Note: Because this selection contains some special Japanese Hiragana characters, it should be written by a Japanese calligrapher.

Live and Let Die

huó yě ràng bié rén sǐ
Live and Let Die Vertical Wall Scroll

This means, "live and let die," in Chinese.

This is the Chinese translation of the song lyric by Guns n Roses for the James Bond 007 movie of the same name.

Live for What You Love

jin sei ou ka
Live for What You Love Vertical Wall Scroll

人生謳歌 means, "live for what you love" in Japanese.

The first two characters mean "human life" or simply "living." The last two characters mean, "merit," "prosperity," or "what you enjoy." This phrase can suggest working or staying busy for your own goals (in your career).


See Also:  Prosperity

Live Free or Die

Give me liberty or give me death
bú zì yóu wú nìng sǐ
Live Free or Die Vertical Wall Scroll

不自由毋寧死 means, "Give me liberty or give me death," in Chinese.

This is also the best way to say, "Live free or die."

The characters break down this way:
不 = Not; none; without.
自由 = Freedom; liberty; freewill; self-determination.
毋寧 = Rather; would rather; rather be.
死 = Dead; death.

This will go nicely next to your, "Don't tread on me," flag. This phrase is known well enough in China that it's listed in a few dictionaries. Though I doubt you will find too many Chinese citizens willing to yell this on the steps of the capital in Beijing.


See Also:  Death Before Dishonor

Live Together and Help Each Other

kyou son kyou ei
Live Together and Help Each Other Vertical Wall Scroll

This Japanese proverb means, "live together and help each other," "existing together, thriving together," or "co-existence and co-prosperity."

Live Love Die

shēng ài sǐ
sei ai shi
Live Love Die Vertical Wall Scroll

This came from a customer's request but it's not too bad.

These three simple characters suggest that you are born, you learn to love, and then exit the world.

Life Force

shēng mìng
seimei / inochi
Life Force Vertical Wall Scroll

This Chinese, Korean and Japanese word means "life force" or simply "life."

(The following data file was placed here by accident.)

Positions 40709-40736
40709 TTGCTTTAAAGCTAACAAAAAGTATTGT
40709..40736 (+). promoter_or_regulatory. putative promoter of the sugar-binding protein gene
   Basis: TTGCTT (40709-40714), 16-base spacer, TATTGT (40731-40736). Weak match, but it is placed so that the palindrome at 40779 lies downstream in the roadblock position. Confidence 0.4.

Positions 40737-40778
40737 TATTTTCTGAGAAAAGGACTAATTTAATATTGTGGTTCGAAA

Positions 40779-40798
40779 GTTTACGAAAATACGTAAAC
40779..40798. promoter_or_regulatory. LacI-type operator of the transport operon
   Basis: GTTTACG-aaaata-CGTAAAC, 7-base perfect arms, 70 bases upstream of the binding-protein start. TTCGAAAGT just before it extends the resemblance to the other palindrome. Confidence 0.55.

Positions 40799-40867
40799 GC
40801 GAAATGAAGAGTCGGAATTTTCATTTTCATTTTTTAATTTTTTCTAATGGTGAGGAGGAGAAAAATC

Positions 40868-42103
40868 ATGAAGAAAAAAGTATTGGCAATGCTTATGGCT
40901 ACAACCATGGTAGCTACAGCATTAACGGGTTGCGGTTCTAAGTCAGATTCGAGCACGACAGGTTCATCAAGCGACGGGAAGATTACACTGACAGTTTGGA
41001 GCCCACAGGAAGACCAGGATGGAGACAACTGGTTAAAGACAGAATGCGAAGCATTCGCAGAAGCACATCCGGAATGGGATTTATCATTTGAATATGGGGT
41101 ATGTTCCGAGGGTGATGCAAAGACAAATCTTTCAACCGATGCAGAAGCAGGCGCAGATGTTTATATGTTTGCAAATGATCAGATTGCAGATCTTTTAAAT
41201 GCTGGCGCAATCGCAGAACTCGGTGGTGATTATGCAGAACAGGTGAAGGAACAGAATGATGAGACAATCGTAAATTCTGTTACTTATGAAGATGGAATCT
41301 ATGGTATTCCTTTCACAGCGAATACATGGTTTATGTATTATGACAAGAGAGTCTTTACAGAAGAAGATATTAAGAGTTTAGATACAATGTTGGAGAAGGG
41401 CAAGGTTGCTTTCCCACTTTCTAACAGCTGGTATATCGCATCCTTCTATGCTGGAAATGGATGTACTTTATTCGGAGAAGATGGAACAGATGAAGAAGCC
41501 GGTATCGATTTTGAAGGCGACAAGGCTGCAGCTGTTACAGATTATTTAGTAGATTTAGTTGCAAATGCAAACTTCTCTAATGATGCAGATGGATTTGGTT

The first character means "life" or "birth." The second means "life" or "fate." Together they create the meaning of "life force," though some will translate this as "existence" and sometimes "vitality."


See Also:  Vitality | Birth

Everyday Life

rì cháng shēng huó
nichi jou sei katsu
Everyday Life Vertical Wall Scroll

This simply means everyday life or regular life.

You can also translate it as "Living day to day."

Birth / Life

shēng
shou / iku
Birth / Life Vertical Wall Scroll

This Chinese word means "to be born" and "to give birth."

Also, it's often used to refer to life itself, and sometimes "to grow."

生 is used in a lot of compound words such as "yi sheng," which means "doctor" (literally "healer of life"), "sheng ri" which means "birthday" (literally "birth day") and "xue sheng" which means student (literally "studying life" or "learner [about] life"). Few Chinese people will think of the literal meaning when this use words like doctor and student - but it is interesting to note.

生 has the same root meaning in Korean Hanja and Japanese. However, in Japanese, there are many possible pronunciations, and this can be used to mean "raw" or "unprocessed" (as in draft beer). Therefore, not be the best if your audience is Japanese.


See Also:  Vitality

Life Goes On

jin sei ha tsudu ku
Life Goes On Vertical Wall Scroll

人生は続く is a Japanese phrase that expresses, "Life Goes On."

The first two characters mean "life" (literally "human life").
The third character is a particle which connects the ideas in this phrase.
The last two characters mean "to continue," "to last," "to go on," "to occur again and again."


Note: Because this selection contains some special Japanese Hiragana characters, it should be written by a Japanese calligrapher.

Life is Short

jinsei ha mijikai
Life is Short Vertical Wall Scroll